2015 State of Higher Education in California: 
The Latino Report

Today we are releasing, The State of Higher Education in California - Latino Report which finds that while more Latinos in California are graduating from high school and going to college, they continue to be underrepresented in every segment of higher education and have significantly lower levels of college degree attainment than all other racial/ethnic groups in the state. In fact, only 12% of Latino working-age adults have a bachelor's degree compared to 42% of White adults. And while each new generation of Latino Californians is becoming more educated than the previous ones Latino students still face major barriers on the path to reach their college dreams. 


Simply hoping more Latinos will get a college education is not a strategy for meeting California's serious workforce crisis. Our Governor, state policymakers, along with college, K-12 and community leaders like you, will play a critical role in determining whether we do more than talk about data in reports like these. Solving the challenge to produce more college graduates and eliminate the gaps by race isn't just about what's good for Latinos in California - the future of our economy and our state is at stake.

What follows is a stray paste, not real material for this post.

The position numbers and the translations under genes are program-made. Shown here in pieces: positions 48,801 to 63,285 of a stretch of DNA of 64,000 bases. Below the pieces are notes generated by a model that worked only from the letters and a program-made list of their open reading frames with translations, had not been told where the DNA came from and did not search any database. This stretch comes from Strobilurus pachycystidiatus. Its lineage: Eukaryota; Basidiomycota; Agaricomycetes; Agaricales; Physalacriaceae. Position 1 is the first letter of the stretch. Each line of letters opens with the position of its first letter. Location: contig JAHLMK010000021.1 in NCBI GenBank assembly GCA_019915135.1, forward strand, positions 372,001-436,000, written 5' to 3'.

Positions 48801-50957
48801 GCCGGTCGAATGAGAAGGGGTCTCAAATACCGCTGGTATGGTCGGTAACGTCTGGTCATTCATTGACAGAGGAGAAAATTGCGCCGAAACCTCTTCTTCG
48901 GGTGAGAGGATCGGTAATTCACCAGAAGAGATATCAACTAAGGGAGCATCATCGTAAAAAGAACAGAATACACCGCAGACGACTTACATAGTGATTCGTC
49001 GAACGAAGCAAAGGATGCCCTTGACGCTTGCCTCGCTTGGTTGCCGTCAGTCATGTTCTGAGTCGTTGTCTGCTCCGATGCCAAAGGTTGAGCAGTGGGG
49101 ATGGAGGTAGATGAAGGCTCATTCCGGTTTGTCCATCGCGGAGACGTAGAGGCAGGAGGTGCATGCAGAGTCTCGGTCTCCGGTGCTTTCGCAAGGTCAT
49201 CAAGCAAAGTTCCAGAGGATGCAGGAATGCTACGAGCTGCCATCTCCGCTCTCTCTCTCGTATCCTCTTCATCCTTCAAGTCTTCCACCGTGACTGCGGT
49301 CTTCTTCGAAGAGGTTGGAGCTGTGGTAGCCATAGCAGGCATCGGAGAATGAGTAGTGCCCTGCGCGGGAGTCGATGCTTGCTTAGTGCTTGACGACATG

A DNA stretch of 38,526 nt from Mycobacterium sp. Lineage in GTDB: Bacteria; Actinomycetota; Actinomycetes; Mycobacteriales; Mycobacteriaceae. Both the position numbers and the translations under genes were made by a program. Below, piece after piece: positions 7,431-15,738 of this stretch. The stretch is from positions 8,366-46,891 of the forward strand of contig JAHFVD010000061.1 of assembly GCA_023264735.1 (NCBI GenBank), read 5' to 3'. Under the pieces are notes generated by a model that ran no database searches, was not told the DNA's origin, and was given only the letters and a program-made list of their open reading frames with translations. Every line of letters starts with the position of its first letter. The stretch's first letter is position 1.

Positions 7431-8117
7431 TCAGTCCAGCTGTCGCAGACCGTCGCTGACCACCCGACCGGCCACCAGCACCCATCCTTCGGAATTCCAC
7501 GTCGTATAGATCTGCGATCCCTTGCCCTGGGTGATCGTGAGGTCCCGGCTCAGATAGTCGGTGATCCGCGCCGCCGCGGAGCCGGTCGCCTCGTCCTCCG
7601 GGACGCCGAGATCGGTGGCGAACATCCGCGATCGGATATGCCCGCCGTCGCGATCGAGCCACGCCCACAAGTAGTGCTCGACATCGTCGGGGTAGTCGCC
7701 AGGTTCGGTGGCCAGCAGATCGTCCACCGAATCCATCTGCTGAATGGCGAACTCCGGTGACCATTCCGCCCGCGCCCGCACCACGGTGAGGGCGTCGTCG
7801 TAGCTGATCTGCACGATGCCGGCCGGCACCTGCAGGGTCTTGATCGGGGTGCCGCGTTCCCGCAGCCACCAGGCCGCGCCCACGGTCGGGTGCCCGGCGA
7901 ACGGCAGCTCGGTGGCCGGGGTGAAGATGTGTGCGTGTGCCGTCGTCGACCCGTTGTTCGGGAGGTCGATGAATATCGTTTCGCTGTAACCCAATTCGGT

A few key findings from the report:

  • There are over 15 million Latinos in California making up 39% of the population and surpassing Whites as the largest racial/ethnic group in the state;
  • Only three out of ten Latino High School Graduates completed the A-G courses needed to apply to California's four year universities in 2013;
  • Among first-time freshmen, 65% of Latinos enroll in a California community college where only 39% will earn a degree, certificate or transfer within six years ;
  • The California State University system graduates only about one in ten Latino freshman within four-years;
  • While Latino applications to UCLA and UC Berkeley have increased by 350% in the past two decades, admit rates have only risen by 1.7%.


In addition to the recommendations listed in our report, we have highlighted promising practices at Santa Rosa Junior College and Cal State Fullerton - two campuses boldly charging ahead and focusing on improving Latino student success. You can access our new report, infographic, press release and the profiles using the link below. 


When one in two children under the age of 18 is Latino, the future of our economy and state will rise or fall depending on their educational success.




Michele Signature


Campaign for College Opportunity